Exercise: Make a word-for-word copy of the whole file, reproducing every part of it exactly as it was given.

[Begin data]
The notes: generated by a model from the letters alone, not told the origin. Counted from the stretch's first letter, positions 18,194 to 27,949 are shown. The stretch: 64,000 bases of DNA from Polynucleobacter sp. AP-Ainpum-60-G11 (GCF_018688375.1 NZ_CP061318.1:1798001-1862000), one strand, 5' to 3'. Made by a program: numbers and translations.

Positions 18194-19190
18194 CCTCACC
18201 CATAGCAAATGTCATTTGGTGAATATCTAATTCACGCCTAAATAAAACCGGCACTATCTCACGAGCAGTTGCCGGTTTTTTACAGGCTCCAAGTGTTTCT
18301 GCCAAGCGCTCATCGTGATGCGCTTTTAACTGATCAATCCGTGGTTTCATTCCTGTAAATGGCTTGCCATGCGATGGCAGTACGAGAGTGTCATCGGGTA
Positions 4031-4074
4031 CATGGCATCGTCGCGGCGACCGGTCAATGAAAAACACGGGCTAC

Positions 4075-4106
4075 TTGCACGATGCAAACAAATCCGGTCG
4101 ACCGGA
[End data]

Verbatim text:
The notes: generated by a model from the letters alone, not told the origin. Counted from the stretch's first letter, positions 18,194 to 27,949 are shown. The stretch: 64,000 bases of DNA from Polynucleobacter sp. AP-Ainpum-60-G11 (GCF_018688375.1 NZ_CP061318.1:1798001-1862000), one strand, 5' to 3'. Made by a program: numbers and translations.

Positions 18194-19190
18194 CCTCACC
18201 CATAGCAAATGTCATTTGGTGAATATCTAATTCACGCCTAAATAAAACCGGCACTATCTCACGAGCAGTTGCCGGTTTTTTACAGGCTCCAAGTGTTTCT
18301 GCCAAGCGCTCATCGTGATGCGCTTTTAACTGATCAATCCGTGGTTTCATTCCTGTAAATGGCTTGCCATGCGATGGCAGTACGAGAGTGTCATCGGGTA
Positions 4031-4074
4031 CATGGCATCGTCGCGGCGACCGGTCAATGAAAAACACGGGCTAC

Positions 4075-4106
4075 TTGCACGATGCAAACAAATCCGGTCG
4101 ACCGGA